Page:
According to an article in The Oregonian recently, about a third of Americans are facing debt collection! If you are one of the three facing this debt crisis, here are a few tips on how to control your debt.
Why is that? Why do so many people, according to the article...1 in 3...have debt issues. Notice, the article didn't say they just had debt, the article stated that 33% of Americans have DEBT COLLECTION PROBLEMS.!
While I am not in favor of carrying too much debt, there is a difference between GOOD DEBT and BAD DEBT.
For example, for most people, it is almost impossible to buy a home without incurring debt. Depending on where you live, a home will cost around $200,000 these days (some more, some less). With so many of us just trying to pay the bills, much less save any money of significance, if you want a home, your going to go into debt...for a long, long time!
But I believe having a mortgage payment that you can afford (and that's another whole story) is not actually a bad debt but rather a good debt. In the long run, most home will appreciate in value.
Sure, we all are still coming out of the home mortgage fiasco over the last several years, where most home values in America plummeted. But, if you look at the history of home values, for the most part, they go up over time.
So, when you send in your mortgage payment, yes, a very large part of the payment is going to interest and very little to the principal in the early years, but you are in part, paying yourself.
Let's say you have a home that had a purchase price of $185,000. You were able to qualify for a loan and after 10 years, the balance on your mortgage was about $140,000. At year 20, the balance should be around $80,000.
But, if your home appreciated at about 5% (could be higher or lower) each year, your home could now be worth approximately $475,000!
That's a good use of debt!
On the other hand, what about a automobile loan?
Most people rent homes and buy cars. Sure, I understand that it is much easier to qualify and afford a car payment vs. a home mortgage, but let's think about that for a minute.
You see the ad on TV and convince yourself that you need, deserve, it "just makes sense" to go out and buy a new car. Yes, your old "clunker" barely runs and needs a couple of thouands in repairs, but does it make sense to spend $2,000 to repair the PAID FOR car or spend $20,000 or so (of debt) for a brand new car)?
Cars DEPRECIATE! That simple means that every year you own the car (I'm not talking about exotic or collector cars), the value goes down.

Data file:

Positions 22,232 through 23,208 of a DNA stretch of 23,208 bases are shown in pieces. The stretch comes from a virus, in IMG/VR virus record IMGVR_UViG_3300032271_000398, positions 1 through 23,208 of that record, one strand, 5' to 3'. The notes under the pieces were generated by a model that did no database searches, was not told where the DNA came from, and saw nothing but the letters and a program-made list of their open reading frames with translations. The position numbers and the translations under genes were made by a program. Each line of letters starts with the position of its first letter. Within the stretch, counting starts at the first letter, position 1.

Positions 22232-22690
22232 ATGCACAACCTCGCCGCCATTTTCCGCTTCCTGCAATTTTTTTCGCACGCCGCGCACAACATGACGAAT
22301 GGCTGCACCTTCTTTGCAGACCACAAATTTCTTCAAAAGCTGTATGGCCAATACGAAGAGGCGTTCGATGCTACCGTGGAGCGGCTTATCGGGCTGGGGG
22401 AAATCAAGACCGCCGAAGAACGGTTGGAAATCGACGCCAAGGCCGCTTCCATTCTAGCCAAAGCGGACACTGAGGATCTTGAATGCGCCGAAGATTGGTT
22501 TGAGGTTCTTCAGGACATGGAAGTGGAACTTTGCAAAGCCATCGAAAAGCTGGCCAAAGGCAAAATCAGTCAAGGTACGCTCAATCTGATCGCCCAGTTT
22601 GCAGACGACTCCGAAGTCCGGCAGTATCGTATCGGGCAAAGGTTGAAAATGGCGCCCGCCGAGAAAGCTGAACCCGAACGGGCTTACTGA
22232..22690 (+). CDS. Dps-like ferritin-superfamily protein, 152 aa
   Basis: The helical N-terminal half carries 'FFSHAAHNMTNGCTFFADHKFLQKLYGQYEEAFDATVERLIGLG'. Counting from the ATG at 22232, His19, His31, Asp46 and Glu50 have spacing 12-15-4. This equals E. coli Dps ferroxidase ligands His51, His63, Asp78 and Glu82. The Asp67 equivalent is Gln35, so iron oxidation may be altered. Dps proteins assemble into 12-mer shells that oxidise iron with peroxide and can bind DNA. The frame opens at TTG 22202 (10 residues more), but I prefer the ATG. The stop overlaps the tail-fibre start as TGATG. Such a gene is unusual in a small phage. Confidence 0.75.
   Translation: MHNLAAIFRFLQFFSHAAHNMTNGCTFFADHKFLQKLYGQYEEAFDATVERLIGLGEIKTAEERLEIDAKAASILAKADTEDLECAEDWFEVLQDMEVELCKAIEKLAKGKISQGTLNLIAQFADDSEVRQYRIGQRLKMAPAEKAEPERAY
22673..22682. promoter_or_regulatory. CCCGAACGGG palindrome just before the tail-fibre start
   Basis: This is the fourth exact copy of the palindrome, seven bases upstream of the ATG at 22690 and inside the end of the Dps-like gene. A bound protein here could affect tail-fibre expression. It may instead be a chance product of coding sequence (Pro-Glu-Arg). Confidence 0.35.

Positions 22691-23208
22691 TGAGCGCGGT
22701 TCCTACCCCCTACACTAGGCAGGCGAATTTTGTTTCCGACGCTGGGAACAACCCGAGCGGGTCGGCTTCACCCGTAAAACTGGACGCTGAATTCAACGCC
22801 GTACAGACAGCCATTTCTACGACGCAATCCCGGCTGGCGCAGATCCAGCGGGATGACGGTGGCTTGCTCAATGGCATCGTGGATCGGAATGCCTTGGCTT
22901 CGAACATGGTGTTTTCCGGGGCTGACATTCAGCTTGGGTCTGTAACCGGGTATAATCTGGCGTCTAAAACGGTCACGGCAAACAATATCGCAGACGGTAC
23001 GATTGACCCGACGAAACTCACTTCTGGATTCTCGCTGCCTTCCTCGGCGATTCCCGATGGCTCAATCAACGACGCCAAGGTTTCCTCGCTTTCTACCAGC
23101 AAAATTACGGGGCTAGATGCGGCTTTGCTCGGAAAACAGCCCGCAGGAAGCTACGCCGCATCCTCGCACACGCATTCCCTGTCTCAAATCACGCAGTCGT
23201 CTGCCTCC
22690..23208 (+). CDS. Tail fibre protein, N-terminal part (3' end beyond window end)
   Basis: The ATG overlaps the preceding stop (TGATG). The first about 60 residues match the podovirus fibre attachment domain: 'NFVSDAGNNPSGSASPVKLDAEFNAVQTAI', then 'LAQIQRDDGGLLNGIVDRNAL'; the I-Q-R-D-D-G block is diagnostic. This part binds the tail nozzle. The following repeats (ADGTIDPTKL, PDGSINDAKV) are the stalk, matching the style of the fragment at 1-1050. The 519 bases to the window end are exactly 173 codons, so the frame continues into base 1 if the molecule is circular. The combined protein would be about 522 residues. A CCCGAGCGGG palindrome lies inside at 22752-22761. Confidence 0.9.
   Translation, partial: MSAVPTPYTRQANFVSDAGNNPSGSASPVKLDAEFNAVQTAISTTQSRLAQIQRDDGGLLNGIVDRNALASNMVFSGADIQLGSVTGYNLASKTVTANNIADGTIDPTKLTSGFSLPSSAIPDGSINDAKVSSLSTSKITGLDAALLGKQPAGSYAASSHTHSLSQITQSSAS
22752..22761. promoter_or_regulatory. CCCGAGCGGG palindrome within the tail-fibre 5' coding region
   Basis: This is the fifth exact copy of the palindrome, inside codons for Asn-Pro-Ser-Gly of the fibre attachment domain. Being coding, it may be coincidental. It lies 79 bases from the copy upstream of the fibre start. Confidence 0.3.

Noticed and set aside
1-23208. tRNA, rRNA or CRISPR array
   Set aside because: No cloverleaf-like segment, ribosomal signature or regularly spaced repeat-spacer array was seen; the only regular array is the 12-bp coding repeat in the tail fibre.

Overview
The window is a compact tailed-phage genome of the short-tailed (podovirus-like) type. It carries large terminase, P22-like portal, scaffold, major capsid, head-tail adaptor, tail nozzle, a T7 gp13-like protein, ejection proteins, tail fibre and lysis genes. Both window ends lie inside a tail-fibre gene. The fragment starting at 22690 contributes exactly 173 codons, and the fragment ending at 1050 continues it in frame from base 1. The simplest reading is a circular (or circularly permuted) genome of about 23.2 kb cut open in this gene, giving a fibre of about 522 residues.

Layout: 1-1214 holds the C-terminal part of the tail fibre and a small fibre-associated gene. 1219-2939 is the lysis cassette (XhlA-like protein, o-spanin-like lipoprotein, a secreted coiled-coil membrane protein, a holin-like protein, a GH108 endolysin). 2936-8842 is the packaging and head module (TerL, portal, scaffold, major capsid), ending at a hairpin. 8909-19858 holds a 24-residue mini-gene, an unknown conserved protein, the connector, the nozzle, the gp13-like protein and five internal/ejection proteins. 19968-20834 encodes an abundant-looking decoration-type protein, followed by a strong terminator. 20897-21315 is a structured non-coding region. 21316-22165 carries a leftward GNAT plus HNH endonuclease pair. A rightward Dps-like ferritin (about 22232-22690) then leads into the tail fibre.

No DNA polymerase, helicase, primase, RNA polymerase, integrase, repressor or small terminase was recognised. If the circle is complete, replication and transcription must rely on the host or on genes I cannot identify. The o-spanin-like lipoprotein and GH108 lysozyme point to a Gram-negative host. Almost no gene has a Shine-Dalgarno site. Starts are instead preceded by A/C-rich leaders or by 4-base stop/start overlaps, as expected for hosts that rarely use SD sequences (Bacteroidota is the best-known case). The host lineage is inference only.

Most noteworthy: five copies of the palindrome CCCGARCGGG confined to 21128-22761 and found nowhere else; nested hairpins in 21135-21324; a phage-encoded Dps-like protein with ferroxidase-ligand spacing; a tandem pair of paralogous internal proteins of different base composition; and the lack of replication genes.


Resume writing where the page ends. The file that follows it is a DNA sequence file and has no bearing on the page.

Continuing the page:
If you haven't experience it, you probably know someone who bought a new car (they didn't buy it, they started making payments on it) and for whatever reason wanted to sell or trade it in.
While the original sales price was $20,000, and they had been making payments of, say $375 each month for the last 3 years (on a 5 year note), the loan balance is about $8,600, but the value of the car is only $10,000- $12,000.
Let's say they sold the car (usually much better than a trade in) for $11,000. They had made 36 payments of $375 or $13,500:
Total of payments $13,500
Sale price - 11,000
Net profit/loss - $ 2,500
That looks like BAD DEBT to me!
Now, I'm certainly not an expert and there are plenty of sites available to check out, but what do you think about this...
Rather than purchasing a new car at $375/month and seeing it's value go down, down, down... you saved $375 a month. OK, try to stay with me on this:
You BORROW (friend, family, bank) $2,000 to repair you current car.
Pay back that loan at $375/month for about 5.5 months.
Now you start saving the $375/month towards purchasing another car 3 years from now.
At only 2% (now much paid in savings interest these days) after 3 years, you should have close to $16,000!
You sell the old "clunker" for at least a $1,000 and now you have $17,000 to pay towards another (most likely not new) car. You will be amazed at what $17,000 can when talking about cars!
I don't even want to start talking about Credit Card Debt.
I've been helping people with too much credit card debt for over a dozen years now and I believe that there is only one instance I could recommend using a credit card.
If you are have your financial affairs in order, meaning that you have all of your bills paid on time with a reasonable amount left over, then you may be a candidate to take advantage of some of the offers from credit card companies.
If you like to travel, there are some credit card companies that will give you airline "points" or "mileage" by using their card. The creditor estimates that for every "free" ticket they give a customer that pays the entire balance every month (they lose money on this guy)they will be a "zillion" times compensated by the majority of credit users who only pay the minimum each month!
Here's what I mean...
I have a good friend who owns a small auto-repair business. He pays for all of his parts orders with one credit card that offers great mileage and bonuses. He then pays the entire balance off every month before any interest is charged! THAT IS THE KEY!!!!
Let me repeat...HE PAYS THE ENTIRE BALANCE OFF EVERY MONTH BEFORE INTEREST IS CHARGED! He receives lots of ticket and bonus offer from his credit card company. I'm sure they don't like a guy like that, but in reality, he is probably only one in a thousand anyway!
So, CREDIT AND DEBT...GOOD OR BAD?
It really boils down to how you use it!
Photo by: TaxRebate.org.uk